The shaped charges 66 housed on gun carrier 68 of gun sections 11 are thus each positioned at a fixed selected rotational position with respect to gravity switch 22. Assuming, for example, that it is desired that the perforating charges fire when they are all aimed in the downward direction, each of the charges 66 may be circumferentially positioned in alignment with the switch 22 when rotated to its actuating position for completing the electrical circuit and thus firing only when aimed downward. If desired, the perforating charges could each be offset a desired angle from the activation position of the switch 22, so that the charges would fire, for example, only when aimed downward at an angle of 20° offset from a vertical plane and to the right side of the vertical plane. Also, different shaped charges may each be positioned at different angular positions with respect to switch 22, so that certain charges are aimed directly downward, other charges are directed downward and to the right at a 20° angle, and other charges are directed downward and to the left at a 20° angle.
Referring now to FIG. 3, an enlarged schematical view of the electrical firing circuit is shown. The major components of this circuit include an electric detonator 19, power source 20, activation device or switch 21 and a gravity switch 22. It can be seen that gravity switch 22 consists of a circular vacuum tube 22A containing electrodes 22B and 22C and having a mercury bead trapped inside. Activation switch 21 may be energized to complete the circuit, thereby producing a first electrical signal on both sides of the switch 21, in response to actuation of the initiating device 14. Activation of the initiating device 14 also actuates the gun rotating or directional control device 15, which controls rotation of gravity switch 22. When properly positioned with respect to a vertical plane passing through the center line of the gun, gravity switch 22 may be energized to produce a second electrical signal on both sides of the switch 22, thereby completing the circuit and allowing transmission of the signal from the battery 20 to the detonator 19. Power source 20 may be an electric storage battery of the type typically used in downhole equipment. Electrical conductor lines 74, 75 may be provided from the downhole gun to the surface, and may be used either to maintain a desired charge in the battery 20, or used to transmit the signal directly to 19 to initiate detonation.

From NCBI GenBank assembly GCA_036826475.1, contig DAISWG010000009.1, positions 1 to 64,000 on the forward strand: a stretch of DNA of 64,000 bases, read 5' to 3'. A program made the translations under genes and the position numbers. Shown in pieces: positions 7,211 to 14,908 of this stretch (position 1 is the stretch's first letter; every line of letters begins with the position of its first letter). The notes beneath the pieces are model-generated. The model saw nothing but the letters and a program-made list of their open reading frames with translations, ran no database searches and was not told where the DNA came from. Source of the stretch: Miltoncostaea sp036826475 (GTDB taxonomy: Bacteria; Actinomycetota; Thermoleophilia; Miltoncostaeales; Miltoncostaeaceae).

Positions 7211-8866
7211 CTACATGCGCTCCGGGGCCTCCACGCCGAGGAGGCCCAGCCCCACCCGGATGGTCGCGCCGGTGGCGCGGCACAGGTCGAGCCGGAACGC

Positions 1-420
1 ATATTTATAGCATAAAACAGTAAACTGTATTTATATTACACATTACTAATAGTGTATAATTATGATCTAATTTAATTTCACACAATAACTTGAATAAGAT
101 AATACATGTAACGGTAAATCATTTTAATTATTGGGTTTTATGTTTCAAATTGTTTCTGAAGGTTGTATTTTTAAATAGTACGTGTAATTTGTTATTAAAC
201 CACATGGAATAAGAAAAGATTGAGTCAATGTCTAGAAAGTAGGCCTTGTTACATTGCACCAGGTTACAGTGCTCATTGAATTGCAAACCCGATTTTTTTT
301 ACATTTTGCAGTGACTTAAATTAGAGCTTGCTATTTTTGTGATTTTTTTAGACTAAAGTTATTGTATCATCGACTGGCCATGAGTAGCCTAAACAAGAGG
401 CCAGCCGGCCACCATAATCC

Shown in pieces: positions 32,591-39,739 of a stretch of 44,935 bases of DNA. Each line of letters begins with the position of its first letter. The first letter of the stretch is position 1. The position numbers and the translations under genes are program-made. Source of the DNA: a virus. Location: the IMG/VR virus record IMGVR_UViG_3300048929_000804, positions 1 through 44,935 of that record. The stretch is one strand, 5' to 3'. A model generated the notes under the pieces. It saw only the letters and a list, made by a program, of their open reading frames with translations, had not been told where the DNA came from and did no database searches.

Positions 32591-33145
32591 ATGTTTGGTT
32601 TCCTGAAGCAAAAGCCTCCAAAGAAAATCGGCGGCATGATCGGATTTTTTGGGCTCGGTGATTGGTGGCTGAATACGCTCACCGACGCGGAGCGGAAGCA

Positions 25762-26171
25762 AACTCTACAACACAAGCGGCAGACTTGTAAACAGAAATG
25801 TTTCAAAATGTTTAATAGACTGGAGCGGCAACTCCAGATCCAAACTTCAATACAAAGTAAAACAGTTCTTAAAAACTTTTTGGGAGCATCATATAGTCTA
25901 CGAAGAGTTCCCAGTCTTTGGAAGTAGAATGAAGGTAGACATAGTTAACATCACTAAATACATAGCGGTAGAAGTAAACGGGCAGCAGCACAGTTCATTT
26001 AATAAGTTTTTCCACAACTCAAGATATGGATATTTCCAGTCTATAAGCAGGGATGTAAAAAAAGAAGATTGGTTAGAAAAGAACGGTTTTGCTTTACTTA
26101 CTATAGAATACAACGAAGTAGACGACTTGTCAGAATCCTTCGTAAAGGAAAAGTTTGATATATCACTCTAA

Thus detonator 19 can be considered either responsive to the first and second signals from the switches 21 and 22, or responsive to the signal from the battery 20 to detonator 19 upon completion of the circuit by closing of the switches 21,22. Once activation switch 21 has been closed, all that is required to fire the guns is completion of the electrical firing circuit through gravity switch 22. This is accomplished when the mercury bead 22D bridges the gap across electrodes 22B and 22C, which will occur when the gun section 11 and lower housing 15B are rotated as described above.
In another embodiment of the invention, firing of the detonator 19 occurs when a first signal has been transmitted from the surface to the firing head, and when a second signal has been generated indicating that the shaped charges are at their desired rotational position. If a packer is not utilized, the first signal may be generated by dropping a bar through the tubing or by passing a signal down an electric line. The tubing 12 may then be rotated from the surface, thereby rotating the gun and switch 22, until gravity causes mercury in switch 22 to complete the circuit, thereby automatically firing the gun if the first signal has previously been generated.
FIG. 4 illustrates suitable apparatus for both connecting ends of gun sections and for significantly reducing frictional engagement between the rotating gun and the casing. Long gun sections used with the firing techniques described herein may thus be interconnected as shown in FIG. 4 to reduce the torque necessary to rotate the gun, thereby ensuring that the gun is capable of being rotated by the downhole initiation device so that the gun will fire with the charges in the desired position.